Using satellite images to predict trends is Orbital’s unique offering. Read on to see how they do it, and where they are finding applications.
Sramana Mitra: Let’s start by introducing our audience to you as well as Orbital.
Jimi Crawford: I’m originally a PhD in Artificial Intelligence. I spent the first part of my career doing relatively basic research in Artificial Intelligence. I had the opportunity, about 15 years ago, to move here to Silicon Valley to lead a team in robotics at NASA Research Centre where we had fantastic projects in schedulers for the Mars rovers and genetically-engineered spacecraft antennas. Of course, being in the middle of Silicon Valley, I eventually got opportunities in startups that couldn’t be turned down.
I worked at a number of really interesting startups. In one job, it wasn’t a startup at all. I got an offer to run the Google Books project. That work, together with my work at NASA, is what led to Orbital Insight. One of the things I’ve observed throughout my career in Silicon Valley is that the opportunities for software guys in startups are very often driven by trends in the hardware. When the personal computer was invented, that gave the opportunity for Microsoft to exist. When the Internet was invented, it gave the opportunity for Google to exist.
The trend that we sit on top of is a tremendously rapid decrease in the price of satellites – the price of launching satellites and the price of the satellite hardware itself. The decrease in launch price is driven by what Elon Musk is doing. About six or seven other companies are building cheap booster rockets that are vastly cheaper than anything that has ever existed. Then the reductions in the price of the satellite hardware are being driven by the same trends that give you smartphones and the ability to build very powerful and small chips as well as cameras, radios, GPS. Basically, all the components that are in your cellphone are the same components that need to be on the spacecraft.
Our mission at Orbital Insight is to be the software layer of that trend – to build the cloud-based computing infrastructure that’s needed to take in a million satellite images, add them all up, figure out what they’re pictures of, count up all the things and images, and figure out on a global scale what they all mean.
Sramana Mitra: Can you take some of your customers and talk about specific use cases of how you address them.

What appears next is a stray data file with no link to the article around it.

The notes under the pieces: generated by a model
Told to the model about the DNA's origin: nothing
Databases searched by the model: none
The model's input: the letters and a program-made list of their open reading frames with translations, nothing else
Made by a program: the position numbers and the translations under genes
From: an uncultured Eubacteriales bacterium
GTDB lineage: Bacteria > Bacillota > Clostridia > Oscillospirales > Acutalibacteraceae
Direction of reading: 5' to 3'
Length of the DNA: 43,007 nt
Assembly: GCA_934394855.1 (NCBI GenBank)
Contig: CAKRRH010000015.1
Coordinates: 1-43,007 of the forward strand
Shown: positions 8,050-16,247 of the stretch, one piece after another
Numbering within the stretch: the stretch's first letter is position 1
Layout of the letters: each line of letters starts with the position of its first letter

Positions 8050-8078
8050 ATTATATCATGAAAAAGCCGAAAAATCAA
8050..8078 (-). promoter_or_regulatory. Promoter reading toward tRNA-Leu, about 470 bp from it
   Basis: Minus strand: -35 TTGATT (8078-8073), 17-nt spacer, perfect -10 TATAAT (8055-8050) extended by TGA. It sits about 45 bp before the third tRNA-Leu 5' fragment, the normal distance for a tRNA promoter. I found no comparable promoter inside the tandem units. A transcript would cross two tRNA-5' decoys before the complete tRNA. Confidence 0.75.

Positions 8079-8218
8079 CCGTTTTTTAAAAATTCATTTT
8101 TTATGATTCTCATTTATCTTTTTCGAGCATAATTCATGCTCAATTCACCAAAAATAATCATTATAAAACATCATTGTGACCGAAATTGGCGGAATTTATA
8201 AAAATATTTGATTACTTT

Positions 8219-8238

Jimi Crawford: The very first product that we worked on after we founded the company was being able to predict corn deals. There are some years that the US produces so much corn that the price of corn goes down and farmers don’t make that much money because there’s so much corn out there that the price falls through the floor. In 2012, there was a relative drought in Illinois and the US corn production went down. We can look at the satellite imagery as well as humidity and rainfall data.
By combining them together pretty early in the growing season, we can get an amazingly accurate prediction of how corn will be produced. This is immediately useful for anybody who’s trading corn futures or anybody who builds a product for the government supply chain that depends upon corn syrup or the corn product so that they can start to hedge against the likely upcoming increase in the price. That’s the first part that we built. We’re now looking at extending that to look at other parts of the world.
That’s particularly useful outside the US because one, you can’t really buy crop insurance in other parts of the world. This early season prediction is part of what the insurance companies need in order to be able to start offering crop insurance around the world. It’s also a really useful early predictor of political instability because food security is often a major cause of instability around the world. We’ve seen, for example, that one of the proximal causes of the Arab Spring was the doubling of the price of wheat across the Arab World which traces back to a famine in the Ukraine. We can also give early warning of possible food security issues. That’s one big use case around satellite imagery at scale to track global agriculture.
This segment is part 1 in the series : Thought Leaders in Artificial Intelligence: Jimi Crawford, CEO of Orbital Insights